This is no different than any other debt. The money is loaned. Either the borrower pays it back or the lender is out the money. Either way the debt is paid by someone. There’s still no free lunch.
Then what? What happens after forgiveness?
Pulling off the Bandage
Once forgiveness happens and a fair number of voters get word of a windfall right before an important election, what happens next? What happens with the problem (which seems to be rooted in the cost of college and how it is paid for)? Is there anything different for those who come next?
No, there’s not — though they will have seen forgiveness for people with their exact same circumstances.
Pulling off the bandage can hurt. If forgiveness happens and the debt is shifted to the taxpayers, expect more to follow — in the name of fairness. After all, it wouldn’t be fair to not forgive later borrowers after you forgave some. It’s a slippery slope.
What Should Be Done?
You can make a good case that student debt is a problem. It is actually a problem that is a symptom of another problem. That “other” problem is the cost of education. If you try to cure the symptom of debt, you will never cure the problem of cost. Dealing with the primary cause of student debt is a bigger problem that would require some real work to come up with solutions. Government, in my opinion, has no interest in this. It doesn’t matter for the next voting cycle, whatever that may be. The problem of debt — where debtors can be portrayed as victims — is something that sells in an election cycle. Long-term solutions don’t coincide with election cycles, so few politicians will invest any effort there.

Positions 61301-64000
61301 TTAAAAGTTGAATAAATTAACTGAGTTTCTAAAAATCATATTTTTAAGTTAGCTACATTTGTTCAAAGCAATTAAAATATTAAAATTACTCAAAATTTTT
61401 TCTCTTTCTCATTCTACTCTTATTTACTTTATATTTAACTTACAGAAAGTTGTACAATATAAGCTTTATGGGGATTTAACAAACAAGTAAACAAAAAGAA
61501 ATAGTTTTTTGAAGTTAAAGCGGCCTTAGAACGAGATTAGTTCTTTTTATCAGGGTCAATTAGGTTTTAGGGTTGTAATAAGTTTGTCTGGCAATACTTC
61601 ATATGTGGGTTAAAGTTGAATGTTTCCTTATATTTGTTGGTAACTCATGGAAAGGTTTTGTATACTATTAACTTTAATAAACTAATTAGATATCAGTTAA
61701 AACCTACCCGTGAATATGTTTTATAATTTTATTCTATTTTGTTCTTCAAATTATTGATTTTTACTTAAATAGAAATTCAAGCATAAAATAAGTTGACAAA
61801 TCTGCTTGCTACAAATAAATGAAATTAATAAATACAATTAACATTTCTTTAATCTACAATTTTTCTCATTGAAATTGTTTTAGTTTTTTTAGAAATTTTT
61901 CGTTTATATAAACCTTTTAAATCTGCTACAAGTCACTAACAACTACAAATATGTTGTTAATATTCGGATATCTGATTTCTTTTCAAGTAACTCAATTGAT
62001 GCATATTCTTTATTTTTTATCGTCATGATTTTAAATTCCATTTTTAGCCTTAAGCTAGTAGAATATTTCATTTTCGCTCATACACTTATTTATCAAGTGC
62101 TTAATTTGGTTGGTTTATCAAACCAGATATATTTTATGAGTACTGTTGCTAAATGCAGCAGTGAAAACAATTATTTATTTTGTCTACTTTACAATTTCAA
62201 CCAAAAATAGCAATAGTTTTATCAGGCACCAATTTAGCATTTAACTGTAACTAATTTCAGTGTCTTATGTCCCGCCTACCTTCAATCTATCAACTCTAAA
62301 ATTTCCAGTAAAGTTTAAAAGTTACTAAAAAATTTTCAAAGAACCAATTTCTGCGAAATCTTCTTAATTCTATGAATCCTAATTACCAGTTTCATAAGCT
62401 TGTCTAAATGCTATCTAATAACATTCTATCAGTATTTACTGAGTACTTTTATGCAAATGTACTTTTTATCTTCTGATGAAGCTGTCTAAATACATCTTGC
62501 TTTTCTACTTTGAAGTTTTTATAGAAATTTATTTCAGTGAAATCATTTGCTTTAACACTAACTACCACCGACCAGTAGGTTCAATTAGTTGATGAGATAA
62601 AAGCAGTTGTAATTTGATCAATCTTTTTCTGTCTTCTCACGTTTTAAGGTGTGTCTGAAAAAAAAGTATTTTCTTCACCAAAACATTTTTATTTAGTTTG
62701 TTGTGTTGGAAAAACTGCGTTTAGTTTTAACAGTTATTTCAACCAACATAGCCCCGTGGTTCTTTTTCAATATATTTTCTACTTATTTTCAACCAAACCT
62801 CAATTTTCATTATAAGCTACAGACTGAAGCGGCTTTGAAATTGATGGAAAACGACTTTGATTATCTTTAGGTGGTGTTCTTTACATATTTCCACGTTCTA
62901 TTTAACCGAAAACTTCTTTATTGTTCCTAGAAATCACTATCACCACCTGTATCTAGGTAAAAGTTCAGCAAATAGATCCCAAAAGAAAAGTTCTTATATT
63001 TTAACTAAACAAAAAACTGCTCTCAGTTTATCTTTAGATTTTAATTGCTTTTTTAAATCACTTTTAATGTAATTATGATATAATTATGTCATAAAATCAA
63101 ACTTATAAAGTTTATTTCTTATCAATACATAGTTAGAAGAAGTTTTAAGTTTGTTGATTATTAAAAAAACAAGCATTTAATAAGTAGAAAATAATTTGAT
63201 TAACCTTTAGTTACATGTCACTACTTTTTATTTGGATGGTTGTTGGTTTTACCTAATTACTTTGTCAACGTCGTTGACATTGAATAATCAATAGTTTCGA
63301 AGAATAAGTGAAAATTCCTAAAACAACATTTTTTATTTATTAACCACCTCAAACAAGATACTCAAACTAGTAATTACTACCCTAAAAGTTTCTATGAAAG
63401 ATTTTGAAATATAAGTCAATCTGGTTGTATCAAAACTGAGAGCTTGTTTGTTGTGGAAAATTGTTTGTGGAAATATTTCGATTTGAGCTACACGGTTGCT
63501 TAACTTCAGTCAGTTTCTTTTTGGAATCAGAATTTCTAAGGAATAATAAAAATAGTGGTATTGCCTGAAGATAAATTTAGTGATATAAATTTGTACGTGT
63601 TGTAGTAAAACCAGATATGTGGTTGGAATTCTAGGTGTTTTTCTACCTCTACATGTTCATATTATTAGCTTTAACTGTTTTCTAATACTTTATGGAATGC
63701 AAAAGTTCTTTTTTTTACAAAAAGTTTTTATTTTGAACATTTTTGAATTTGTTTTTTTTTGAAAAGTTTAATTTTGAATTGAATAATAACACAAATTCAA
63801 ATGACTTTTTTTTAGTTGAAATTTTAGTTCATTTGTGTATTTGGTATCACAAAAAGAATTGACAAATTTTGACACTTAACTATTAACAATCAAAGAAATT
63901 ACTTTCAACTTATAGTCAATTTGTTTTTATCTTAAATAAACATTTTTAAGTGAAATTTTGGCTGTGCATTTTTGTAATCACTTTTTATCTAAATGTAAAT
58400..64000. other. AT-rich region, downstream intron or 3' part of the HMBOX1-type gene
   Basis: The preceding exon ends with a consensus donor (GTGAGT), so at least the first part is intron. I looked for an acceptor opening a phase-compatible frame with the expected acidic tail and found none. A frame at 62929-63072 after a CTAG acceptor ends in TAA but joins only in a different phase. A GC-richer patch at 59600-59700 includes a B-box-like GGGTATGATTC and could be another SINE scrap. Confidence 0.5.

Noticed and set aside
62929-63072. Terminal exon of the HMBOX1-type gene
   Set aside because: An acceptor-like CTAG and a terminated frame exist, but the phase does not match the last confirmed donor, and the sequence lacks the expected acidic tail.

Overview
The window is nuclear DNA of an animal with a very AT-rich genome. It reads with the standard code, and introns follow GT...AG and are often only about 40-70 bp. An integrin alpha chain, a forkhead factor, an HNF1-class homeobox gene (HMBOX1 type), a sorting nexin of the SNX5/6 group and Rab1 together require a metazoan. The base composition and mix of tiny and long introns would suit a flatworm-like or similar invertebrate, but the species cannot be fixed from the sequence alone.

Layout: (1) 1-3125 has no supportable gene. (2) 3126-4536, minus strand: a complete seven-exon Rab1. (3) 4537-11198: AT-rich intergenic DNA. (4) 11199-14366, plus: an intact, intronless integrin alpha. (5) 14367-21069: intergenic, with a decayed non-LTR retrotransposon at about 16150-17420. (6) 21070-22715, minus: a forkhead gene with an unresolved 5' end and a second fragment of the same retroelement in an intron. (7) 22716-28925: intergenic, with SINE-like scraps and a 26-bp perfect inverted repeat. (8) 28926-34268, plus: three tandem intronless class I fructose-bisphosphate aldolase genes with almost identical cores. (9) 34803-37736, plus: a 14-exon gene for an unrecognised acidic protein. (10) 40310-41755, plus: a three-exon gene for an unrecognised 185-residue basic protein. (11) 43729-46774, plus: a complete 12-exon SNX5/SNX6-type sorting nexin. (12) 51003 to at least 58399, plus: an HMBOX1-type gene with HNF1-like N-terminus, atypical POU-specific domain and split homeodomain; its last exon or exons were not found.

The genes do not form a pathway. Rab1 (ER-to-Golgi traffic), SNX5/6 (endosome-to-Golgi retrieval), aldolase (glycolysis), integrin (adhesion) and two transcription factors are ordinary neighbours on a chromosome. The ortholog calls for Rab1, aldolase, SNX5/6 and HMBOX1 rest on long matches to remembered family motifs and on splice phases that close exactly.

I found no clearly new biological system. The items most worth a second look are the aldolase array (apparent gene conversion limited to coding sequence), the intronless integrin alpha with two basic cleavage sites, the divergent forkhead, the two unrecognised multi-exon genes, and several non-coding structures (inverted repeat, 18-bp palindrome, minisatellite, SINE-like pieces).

Congress created the federal student loan system and made a large amount of money available, and schools raised their prices. Congress sets the rates on student loans. Somehow, the government thinks it can now portray itself as heroic by transferring student debt from the borrowers to other taxpayers. We should demand real solutions. This bandage is not the cure.